Inequalities in non-communicable diseases and effective responses.

TitleInequalities in non-communicable diseases and effective responses.
Publication TypeJournal Article
Year of Publication2013
AuthorsDi Cesare M, Khang Y-H, Asaria P, Blakely T, Cowan MJ, Farzadfar F, Guerrero R, Ikeda N, Kyobutungi C, Msyamboza KP, Oum S, Lynch JW, Marmot MG, Ezzati M
Corporate AuthorsLancet NCD Action Group
JournalLancet
Volume381
Issue9866
Pagination585-97
Date Published2013 Feb 16
ISSN1474-547X
KeywordsAdult, Age Factors, Aged, Delivery of Health Care, Female, Healthcare Disparities, Humans, Male, Middle Aged, Preventive Health Services, Risk Factors, Sex Factors, Socioeconomic Factors, World Health
Abstract

In most countries, people who have a low socioeconomic status and those who live in poor or marginalised communities have a higher risk of dying from non-communicable diseases (NCDs) than do more advantaged groups and communities. Smoking rates, blood pressure, and several other NCD risk factors are often higher in groups with low socioeconomic status than in those with high socioeconomic status; the social gradient also depends on the country's stage of economic development, cultural factors, and social and health policies. Social inequalities in risk factors account for more than half of inequalities in major NCDs, especially for cardiovascular diseases and lung cancer. People in low-income countries and those with low socioeconomic status also have worse access to health care for timely diagnosis and treatment of NCDs than do those in high-income countries or those with higher socioeconomic status. Reduction of NCDs in disadvantaged groups is necessary to achieve substantial decreases in the total NCD burden, making them mutually reinforcing priorities. Effective actions to reduce NCD inequalities include equitable early childhood development programmes and education; removal of barriers to secure employment in disadvantaged groups; comprehensive strategies for tobacco and alcohol control and for dietary salt reduction that target low socioeconomic status groups; universal, financially and physically accessible, high-quality primary care for delivery of preventive interventions and for early detection and treatment of NCDs; and universal insurance and other mechanisms to remove financial barriers to health care.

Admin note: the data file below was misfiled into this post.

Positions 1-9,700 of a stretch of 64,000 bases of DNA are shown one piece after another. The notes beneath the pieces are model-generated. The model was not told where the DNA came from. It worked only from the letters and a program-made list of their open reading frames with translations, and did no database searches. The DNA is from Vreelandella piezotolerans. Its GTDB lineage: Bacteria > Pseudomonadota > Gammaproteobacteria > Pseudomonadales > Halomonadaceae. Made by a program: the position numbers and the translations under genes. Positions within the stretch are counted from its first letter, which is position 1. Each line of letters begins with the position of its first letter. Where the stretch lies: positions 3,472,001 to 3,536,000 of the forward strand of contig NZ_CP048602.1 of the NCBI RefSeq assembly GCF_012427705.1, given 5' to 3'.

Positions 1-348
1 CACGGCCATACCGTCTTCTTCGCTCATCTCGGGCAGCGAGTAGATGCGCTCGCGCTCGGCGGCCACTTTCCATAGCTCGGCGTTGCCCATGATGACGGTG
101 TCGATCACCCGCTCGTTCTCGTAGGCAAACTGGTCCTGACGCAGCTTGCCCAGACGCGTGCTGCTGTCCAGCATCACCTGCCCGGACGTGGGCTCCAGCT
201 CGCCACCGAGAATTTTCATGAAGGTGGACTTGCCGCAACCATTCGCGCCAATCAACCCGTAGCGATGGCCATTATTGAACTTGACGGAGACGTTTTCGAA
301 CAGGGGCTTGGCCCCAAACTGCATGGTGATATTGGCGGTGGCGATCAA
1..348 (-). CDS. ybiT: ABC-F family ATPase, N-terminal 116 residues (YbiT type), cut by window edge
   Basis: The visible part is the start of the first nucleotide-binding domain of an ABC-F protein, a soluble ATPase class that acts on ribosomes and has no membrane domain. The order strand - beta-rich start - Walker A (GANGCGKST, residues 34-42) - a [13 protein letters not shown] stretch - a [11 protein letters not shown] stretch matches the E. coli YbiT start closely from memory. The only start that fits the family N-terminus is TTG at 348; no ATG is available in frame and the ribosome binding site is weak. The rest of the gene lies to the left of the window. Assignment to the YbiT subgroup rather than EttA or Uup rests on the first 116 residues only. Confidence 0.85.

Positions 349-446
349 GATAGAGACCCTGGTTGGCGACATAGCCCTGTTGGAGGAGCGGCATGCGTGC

DOI10.1016/S0140-6736(12)61851-0
Alternate JournalLancet
PubMed ID23410608